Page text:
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The Spider Myths Site
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Myths about "Dangerous" Spiders

Myth: You can always tell a spider bite because a spider leaves 2 punctures.

Fact: There is a germ of truth in this idea, but only a very tiny germ. Spiders do have two venom-injecting fangs and typically bite with both at the same time. However, in any spider smaller than a tarantula, the entry points of the two fangs will be so close together that there is little if any visible separation. Also, the fangs are so slender and sharp that the actual entry points are all but invisible.

When you have a "bite" with two separated marks, it is either caused by a bloodsucking insect that has bitten twice (a common occurrence), or is a double skin eruption arising from one disease condition or arthropod bite, also a common occurrence.

 

Myth: Some spiders are poisonous and others are not.

Fact: There are two problems with this idea: a technicality, and a set of false assumptions. First, the technicality. "Poisonous" and "venomous" are two different things. Offhand, I can't think of any spider that is poisonous (harmful to eat, breathe or touch). Mushrooms are sometimes poisonous, but spiders are not; they are venomous (their toxins are proteins and work by being injected, not by being eaten).

Second, we have a set of false assumptions about spider venoms. Almost all spiders are venomous; only two small families lack venom glands. The purpose of spider venom is to subdue the spider's prey, almost always insects. In brief, it's an insecticide. Spider venom does not exist to harm creatures, like humans, which are too large for spiders to eat, and in nearly all cases has little if any effect on humans.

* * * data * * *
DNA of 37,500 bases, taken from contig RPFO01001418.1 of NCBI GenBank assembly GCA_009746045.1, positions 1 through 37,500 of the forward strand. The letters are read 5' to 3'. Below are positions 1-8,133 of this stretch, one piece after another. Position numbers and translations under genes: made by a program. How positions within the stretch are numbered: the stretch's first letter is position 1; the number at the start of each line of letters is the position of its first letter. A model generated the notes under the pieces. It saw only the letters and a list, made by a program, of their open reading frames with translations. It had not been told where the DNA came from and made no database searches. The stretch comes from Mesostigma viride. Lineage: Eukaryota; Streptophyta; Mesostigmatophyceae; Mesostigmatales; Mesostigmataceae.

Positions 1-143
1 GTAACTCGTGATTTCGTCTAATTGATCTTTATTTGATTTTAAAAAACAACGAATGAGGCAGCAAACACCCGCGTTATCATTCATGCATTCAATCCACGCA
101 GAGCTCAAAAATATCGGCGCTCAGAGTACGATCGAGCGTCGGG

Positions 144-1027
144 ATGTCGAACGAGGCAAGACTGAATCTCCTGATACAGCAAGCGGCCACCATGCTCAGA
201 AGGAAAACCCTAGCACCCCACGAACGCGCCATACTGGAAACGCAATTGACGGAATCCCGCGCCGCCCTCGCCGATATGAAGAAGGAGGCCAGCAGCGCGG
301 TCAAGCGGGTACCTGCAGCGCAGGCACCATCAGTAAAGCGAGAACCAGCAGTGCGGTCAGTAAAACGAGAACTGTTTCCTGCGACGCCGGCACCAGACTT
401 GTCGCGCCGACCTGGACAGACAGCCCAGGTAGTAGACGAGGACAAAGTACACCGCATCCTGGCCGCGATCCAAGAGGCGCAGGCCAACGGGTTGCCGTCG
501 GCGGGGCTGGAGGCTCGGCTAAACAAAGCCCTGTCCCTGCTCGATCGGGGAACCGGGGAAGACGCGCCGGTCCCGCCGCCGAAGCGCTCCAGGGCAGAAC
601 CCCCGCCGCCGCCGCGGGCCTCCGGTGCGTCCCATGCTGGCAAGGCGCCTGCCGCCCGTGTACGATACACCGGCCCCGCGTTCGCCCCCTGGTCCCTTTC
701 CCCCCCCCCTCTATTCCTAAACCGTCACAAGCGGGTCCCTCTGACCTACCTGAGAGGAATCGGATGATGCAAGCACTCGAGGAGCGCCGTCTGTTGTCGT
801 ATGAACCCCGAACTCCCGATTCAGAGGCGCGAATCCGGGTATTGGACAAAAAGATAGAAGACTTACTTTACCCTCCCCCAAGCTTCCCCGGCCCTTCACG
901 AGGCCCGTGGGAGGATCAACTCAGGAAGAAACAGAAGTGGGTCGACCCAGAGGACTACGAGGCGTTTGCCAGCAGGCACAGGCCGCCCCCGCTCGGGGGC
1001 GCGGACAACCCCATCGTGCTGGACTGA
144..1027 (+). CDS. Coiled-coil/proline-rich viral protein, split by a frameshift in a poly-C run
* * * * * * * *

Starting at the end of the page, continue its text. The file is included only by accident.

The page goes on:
A minority of spider species have venom that can cause localized pain in humans, like the venom of bees or wasps. (Bees and wasps are far more dangerous than spiders, however; wasps cause many deaths annually). Of around 50,000 spider species known, only about 25 (1/20 of 1%) have venom capable of causing illness in humans, to a greater or lesser extent. In any given locality you can expect to find from zero to (at most) three such species. These species are called "medically significant" spiders.

"Is it poisonous" or "is it venomous?" is not a meaningful question.



Disclaimer: Information on this web site is not a substitute for professional medical advice, and should not be used to diagnose or treat a medical or health condition. You should consult a physician as to any symptoms that may require diagnosis or treatment. Genuine spider bites can sometimes require medical attention, but beyond that, several medical conditions commonly mistaken for spider bite can be even more serious. If you have what appears to be a serious spider bite, please contact your health care provider or local emergency services. If you have the actual spider that bit someone, always save it for identification by a professional arachnologist.

Text © 2003, Burke Museum of Natural History & Culture,
University of Washington, Box 353010, Seattle, WA 98195, USA
Phone: 206-543-5590
Photos © as credited
Queries to Spider Myths author, Rod Crawford

This page last updated 22 August, 2011

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